"...a bird or fish that aimed to move through the water or the sky (only) after getting to the bottom of water or utterly penetrating the sky, could never find its way or find its place in the water or in the sky."
Welcome to my world! Zen masters emphasize having "One Vehicle" to experience the world. Well, I have one room to experience everything in my apartment! One room for storage, drying laundry, sleeping, working, relaxing, watching videos, surfing the internet, sitting, practicing martial arts.
Well, that's not exactly true. Behind the viewpoint of the camera in the first picture is another area of the same room that is a little smaller. In that space you will find my modest kitchen. Apparently we should not only have "one vehicle", but a very very small one. Look at my perfect tiny sink, and my one tiny perfect burner. The absolute ideal of zen!
Alllll the way across my kitchen about four feet away is my closet. We also hear about the perfect being contained in the imperfect. (Or perhaps it's the other way around when considering "big mind".) It's hard to tell in this picture, but this plastic portable closet of mine is developing a wicked tilt forward. Every month it seems to bend a little more, further manifesting the beauty of the imperfect. When it finally collapses it will be a great masterpiece of zen.
It has taken me a while to become used to my humble domicile, and honestly I'm not there yet if you consider the ideal state to be perfect contentment. I want a bigger place with more rooms, more closets, and a bed. For that I need more money. In order to get more money I need a new job, or at least another one. MORE!
But what would I do with a bigger place that I can't do now? Perhaps my desire for more is insatiable. Upon accumulating that desired more, I may only want more again. I'd like to think I'm a fairly simple guy at the bottom of it all; I just want to enjoy my life. But around that little grove of "enjoying-my-life" is a little elf that encourages me to live my life even more than I'm living my life right now. If only I could get to that one spot he speaks of, then I will finally be able to live. How can I live my life more than I'm living my life right now?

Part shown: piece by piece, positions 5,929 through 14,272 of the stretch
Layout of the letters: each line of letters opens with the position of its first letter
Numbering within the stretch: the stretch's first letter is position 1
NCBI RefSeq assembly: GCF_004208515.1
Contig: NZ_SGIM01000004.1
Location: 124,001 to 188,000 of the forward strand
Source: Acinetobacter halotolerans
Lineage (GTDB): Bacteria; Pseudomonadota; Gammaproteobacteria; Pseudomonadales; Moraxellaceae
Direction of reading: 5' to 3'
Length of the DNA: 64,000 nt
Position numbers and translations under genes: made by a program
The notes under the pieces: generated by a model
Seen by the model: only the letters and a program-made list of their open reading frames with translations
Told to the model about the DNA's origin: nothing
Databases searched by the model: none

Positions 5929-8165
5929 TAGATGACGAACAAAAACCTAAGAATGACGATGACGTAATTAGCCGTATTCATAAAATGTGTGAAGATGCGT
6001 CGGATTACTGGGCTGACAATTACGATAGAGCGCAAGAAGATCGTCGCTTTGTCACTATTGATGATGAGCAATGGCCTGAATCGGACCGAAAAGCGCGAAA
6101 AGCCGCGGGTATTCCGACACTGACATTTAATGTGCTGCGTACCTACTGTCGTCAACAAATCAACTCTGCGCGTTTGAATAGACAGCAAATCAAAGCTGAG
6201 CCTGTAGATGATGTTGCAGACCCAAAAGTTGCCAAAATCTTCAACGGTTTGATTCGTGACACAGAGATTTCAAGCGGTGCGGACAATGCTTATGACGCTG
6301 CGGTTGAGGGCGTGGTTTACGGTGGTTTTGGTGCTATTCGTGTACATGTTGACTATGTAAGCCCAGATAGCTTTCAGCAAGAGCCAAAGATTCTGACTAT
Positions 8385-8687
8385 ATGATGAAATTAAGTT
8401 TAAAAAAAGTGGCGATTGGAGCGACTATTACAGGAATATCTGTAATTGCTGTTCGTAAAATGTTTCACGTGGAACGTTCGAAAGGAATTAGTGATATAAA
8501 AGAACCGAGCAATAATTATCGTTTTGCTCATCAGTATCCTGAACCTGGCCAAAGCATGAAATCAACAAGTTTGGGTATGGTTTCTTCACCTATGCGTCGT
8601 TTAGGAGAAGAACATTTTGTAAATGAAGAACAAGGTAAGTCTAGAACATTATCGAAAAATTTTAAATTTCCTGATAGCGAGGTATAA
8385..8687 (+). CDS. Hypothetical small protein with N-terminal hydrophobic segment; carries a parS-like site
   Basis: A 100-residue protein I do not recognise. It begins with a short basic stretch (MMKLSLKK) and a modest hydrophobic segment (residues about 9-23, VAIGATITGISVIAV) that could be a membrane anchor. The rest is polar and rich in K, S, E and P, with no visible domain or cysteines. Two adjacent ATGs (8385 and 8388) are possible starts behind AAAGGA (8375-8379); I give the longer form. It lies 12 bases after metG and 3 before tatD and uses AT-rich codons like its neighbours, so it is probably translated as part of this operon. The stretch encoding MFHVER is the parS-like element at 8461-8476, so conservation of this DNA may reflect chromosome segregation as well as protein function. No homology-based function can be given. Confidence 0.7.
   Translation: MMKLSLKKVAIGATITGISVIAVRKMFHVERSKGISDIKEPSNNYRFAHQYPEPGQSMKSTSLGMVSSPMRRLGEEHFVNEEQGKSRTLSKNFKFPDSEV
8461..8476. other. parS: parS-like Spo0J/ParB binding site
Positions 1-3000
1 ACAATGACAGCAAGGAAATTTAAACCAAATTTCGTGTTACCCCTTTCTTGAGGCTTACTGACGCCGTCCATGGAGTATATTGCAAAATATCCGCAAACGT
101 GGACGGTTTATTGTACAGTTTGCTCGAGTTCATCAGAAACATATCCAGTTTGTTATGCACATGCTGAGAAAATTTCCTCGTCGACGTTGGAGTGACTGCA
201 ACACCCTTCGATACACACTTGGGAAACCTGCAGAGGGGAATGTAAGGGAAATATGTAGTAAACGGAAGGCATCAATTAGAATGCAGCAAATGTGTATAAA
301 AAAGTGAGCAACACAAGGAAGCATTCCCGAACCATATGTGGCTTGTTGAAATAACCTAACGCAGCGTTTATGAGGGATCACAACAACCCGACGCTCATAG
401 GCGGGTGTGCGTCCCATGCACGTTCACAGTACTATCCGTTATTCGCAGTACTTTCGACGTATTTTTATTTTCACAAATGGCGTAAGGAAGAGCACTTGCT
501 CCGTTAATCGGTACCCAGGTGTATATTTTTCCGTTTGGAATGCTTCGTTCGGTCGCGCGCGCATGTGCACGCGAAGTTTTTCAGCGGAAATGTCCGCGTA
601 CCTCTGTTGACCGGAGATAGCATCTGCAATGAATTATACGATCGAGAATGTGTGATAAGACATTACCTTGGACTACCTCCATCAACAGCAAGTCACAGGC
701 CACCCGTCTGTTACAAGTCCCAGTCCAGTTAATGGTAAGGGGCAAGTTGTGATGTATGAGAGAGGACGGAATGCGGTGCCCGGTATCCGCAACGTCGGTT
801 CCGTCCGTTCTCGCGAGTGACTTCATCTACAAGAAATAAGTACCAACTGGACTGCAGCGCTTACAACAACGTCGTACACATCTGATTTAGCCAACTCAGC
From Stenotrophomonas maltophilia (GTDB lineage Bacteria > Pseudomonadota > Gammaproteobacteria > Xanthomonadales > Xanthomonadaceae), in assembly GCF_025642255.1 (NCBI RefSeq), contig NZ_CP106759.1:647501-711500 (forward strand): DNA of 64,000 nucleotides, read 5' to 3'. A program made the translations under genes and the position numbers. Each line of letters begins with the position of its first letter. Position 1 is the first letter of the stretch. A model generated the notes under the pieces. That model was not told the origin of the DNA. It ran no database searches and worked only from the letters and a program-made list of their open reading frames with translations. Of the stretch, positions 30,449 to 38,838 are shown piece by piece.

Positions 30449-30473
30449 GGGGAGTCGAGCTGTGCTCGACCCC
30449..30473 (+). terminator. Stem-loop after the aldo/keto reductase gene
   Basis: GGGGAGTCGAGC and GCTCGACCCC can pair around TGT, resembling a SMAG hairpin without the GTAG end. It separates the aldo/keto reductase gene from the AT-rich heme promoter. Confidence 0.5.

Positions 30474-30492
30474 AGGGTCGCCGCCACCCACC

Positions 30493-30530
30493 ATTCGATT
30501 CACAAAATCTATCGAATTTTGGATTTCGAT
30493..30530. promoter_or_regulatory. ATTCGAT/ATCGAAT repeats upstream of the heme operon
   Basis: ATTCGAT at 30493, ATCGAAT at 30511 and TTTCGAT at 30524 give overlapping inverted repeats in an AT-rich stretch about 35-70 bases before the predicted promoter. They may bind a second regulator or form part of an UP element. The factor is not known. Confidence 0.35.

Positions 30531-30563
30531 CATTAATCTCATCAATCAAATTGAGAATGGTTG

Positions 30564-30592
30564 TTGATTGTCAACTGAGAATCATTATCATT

Am I not like a fish or bird that aims to move through the water or the sky (only) after getting to the bottom of water or utterly penetrating the sky?
If only I could accept my state and see it for the perfection it is I could be a happy fish-bird. But we have to do things don't we? Here is a pardox containing two opposites. The flux of the convergence and divergence of these two entities just may be ... something.
Great questions we have. Here and now is no place to attempt explanation of them any further though. For that we will need more time and some specific examples. While I may not be going to aikido as much as I'd like, I've just inundated my library (with the help of Santa) with some new inspiration that will surely be spotlighted in posts to come. Three of which are:
1.) "Shobogenzo", the great masterworks of Dogen, the Japanese priest famous for bringing Soto Zen to Japan in the thirteenth century.
2.) "The Unknown Craftsman: A Japanese Insight into Beauty", written by Soetsu Yanagi, founder of the Japan Folkcraft Museum in Tokyo.
3.) "Disputers of the Tao: Philosophical Argument in Ancient China", written by A.C. Graham.
Well, enough messing around. It's time to ride my bike in the snow so that I can teach some little Japanese kids how to speak English ... or at least keep them from hurting themselves or others or destroying the classroom they visit for an hour today.